Your Benefits: Green Solutions
Green Solutions are an important part of stormwater management and can help to capture, cleanse and reduce runoff through the use of natural or engineered systems that mimic natural landscapes. They can be cost-effective, sustainable, and environmentally friendly.
Common types of green solutions include: detention or retention ponds, wetlands, rain gardens, porous pavements, and green roofs.
White Paper on Green Solutions (1 MB, PDF)
- What is the City doing?
- What can I do?
A CSO Green Solutions Program has been established to implement stormwater best management practices (BMPs). The City is currently working on:
During the Long Term Control Plan (LTCP) development, the City evaluated Green Solutions for potential implementation. This evaluation resulted in the development of three categories of projects.
- Category 1 Green Solutions are projects that showed a promise of being cost-effective in reducing CSO volumes or peak flows.
- Category 2 Green Solutions are those projects where additional information and study would be necessary to determine their cost-effectiveness.
- Category 3 Green Solutions are those that were determined not to be cost-effective.
These sites are listed in the LTCP. Additional work is necessary to determine the appropriate BMPs, refine costs, and ensure that the implementation will be cost-effective. The implementation of Green Solutions makes sense where they reduce the cost of the LTCP controls. The City will perform a more in-depth evaluation of these Green Solutions and others on a project by project basis to ensure that they provide a significant benefit to the CSO Program and will then commit to solutions that are cost-effective.
It is anticipated that these solutions would primarily be on City-owned or City-controlled properties. This step will involve refining the process and criteria previously used to identify additional sites that may have benefits. It is anticipated that this will be a continuous process during the implementation of the LTCP.
Additional reductions in CSO magnitude, duration, or frequency may be achievable when Green Solutions are incorporated by private entities. A program has been developed that encourages these entities to implement and maintain Green Solutions on their properties.
The City continues to develop criteria or procedures to be used to include Green Solutions in CSO related projects.
The City will continue to educate the general public about what it can to do reduce its own impact on the combined sewer system. This will likely include the use of rain barrels, onsite infiltration of stormwater, and similar controls. The City has retained the services of a Public Participation Facilitator who will assist with this effort.
An important element of the City’s Long Term Control Plan will be the continued operation of programs that have been implemented. This includes the implementation of the City’s Municipal Separate Stormwater Sewer System (MS4) permit. These programs assist the City in reducing the amount of pollutants entering the sewer system or receiving streams through contaminated stormwater or combined flows. These controls are not implemented solely in the combined sewer system service areas but across Omaha and the greater metropolitan area.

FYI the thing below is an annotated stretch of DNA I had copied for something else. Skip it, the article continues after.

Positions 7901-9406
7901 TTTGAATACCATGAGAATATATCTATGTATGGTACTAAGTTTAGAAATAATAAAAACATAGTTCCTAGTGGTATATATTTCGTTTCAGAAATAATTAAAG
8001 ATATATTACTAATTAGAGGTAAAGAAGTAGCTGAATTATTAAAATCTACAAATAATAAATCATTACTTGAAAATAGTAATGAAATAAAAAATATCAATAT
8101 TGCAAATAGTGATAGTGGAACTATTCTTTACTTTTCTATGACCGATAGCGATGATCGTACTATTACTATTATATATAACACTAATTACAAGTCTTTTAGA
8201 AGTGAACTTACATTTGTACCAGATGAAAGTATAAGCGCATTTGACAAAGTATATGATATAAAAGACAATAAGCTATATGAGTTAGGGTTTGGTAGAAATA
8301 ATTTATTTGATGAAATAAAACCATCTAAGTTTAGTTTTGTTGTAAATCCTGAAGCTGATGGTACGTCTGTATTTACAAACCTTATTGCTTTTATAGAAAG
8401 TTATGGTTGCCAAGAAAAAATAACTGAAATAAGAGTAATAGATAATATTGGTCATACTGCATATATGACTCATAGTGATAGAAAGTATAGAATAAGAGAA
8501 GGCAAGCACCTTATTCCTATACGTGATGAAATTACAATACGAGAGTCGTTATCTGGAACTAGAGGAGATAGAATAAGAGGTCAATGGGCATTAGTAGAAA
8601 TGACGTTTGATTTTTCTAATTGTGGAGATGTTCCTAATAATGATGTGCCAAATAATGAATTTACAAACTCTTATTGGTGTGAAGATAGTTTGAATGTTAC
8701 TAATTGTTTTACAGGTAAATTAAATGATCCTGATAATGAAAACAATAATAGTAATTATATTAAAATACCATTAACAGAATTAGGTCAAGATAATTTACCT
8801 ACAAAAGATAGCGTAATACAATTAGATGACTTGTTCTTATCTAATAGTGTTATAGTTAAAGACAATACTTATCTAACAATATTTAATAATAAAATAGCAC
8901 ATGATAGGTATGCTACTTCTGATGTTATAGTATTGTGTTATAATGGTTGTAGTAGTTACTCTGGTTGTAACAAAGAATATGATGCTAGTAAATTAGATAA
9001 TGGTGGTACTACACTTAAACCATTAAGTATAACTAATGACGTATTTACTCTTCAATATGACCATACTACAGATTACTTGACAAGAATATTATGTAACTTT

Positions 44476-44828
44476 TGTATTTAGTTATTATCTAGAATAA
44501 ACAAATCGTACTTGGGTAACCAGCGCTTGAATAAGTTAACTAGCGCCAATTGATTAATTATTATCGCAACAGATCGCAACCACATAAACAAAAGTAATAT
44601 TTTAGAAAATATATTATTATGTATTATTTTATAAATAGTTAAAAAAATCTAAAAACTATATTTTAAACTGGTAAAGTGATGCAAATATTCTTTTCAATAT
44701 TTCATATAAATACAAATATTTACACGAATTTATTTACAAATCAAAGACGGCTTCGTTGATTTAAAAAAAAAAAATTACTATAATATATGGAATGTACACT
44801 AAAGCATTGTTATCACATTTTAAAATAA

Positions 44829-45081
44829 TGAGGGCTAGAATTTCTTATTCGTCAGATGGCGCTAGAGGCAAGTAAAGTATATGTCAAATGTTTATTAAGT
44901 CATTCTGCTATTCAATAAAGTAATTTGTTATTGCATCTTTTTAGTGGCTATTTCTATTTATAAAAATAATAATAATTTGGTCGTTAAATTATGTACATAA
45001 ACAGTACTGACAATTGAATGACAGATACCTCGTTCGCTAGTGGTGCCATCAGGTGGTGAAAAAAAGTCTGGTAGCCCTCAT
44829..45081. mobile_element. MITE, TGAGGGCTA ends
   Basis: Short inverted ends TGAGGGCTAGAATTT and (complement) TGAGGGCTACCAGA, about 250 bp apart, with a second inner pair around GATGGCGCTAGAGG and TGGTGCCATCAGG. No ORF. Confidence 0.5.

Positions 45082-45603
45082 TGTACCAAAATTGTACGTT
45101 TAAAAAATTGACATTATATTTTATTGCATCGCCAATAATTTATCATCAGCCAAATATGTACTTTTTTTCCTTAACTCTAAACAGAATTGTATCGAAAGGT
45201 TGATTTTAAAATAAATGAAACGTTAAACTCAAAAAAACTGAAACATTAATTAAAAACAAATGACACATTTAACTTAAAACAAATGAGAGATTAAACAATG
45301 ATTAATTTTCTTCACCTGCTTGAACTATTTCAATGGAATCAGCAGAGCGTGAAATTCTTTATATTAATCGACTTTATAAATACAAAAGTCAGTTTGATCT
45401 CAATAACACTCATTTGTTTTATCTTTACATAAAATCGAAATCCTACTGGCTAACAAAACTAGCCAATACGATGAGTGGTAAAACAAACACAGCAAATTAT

The City is a member of the Papillion Creek Watershed Partnership, a consortium representing nine communities, two counties, and a natural resource district. The partnership developed six strategies that addressed water quality and water quantity management issues, and were adopted as the Stormwater Element of the City’s Master Plan in the summer of 2006. The policies cover stormwater management financing, peak flow reduction, pollution, landscape preservation, restoration and conservation, erosion and sediment control, and flood plain management. To see what the City is doing to meet these six policies visit the City of Omaha Stormwater Program.
Green Solutions for the typical home site capture stormwater runoff before it enters the sewer system.
Rain gardens contain flowering plants and grasses (preferably native species of both) that can survive in soil soaked with water from rain storms. However, they are not gardens that have standing water. Rain gardens collect and slow stormwater runoff and increase its infiltration into the soil. They reduce the rapid flow of stormwater from homes and businesses to storm drains and thus protect streams and lakes from pollutants that are washed from house roofs and paved areas and from channel and bank erosion.
For additional information on how to build a rain garden go to the University of Nebraska at Lincoln extension site.
Rain barrels, also called cisterns, are aboveground water storage containers that capture rain runoff from a building's roof using the gutter and downspout system.
Use of a rain barrel located under gutter downspouts and connected with a hose to the rain garden can help spread rainfall over longer periods of time, thereby slowing the flow of stormwater and increasing its infiltration. For these to be effective, it is necessary that the water collected be used on site and not allowed to flow into the stormwater system.
Directing runoff from roof drains and impervious surfaces to vegetated areas allows the water to infiltrate, thus resulting in decreases of peak flows downstream. In the CSO area, this is probably the most significant thing that Citizens can do to control CSOs. Disconnection of roof drains from the sanitary or combined sewer system will assist in preventing heavy rain and stormwater from overwhelming these systems, resulting in environmental pollution and property damage.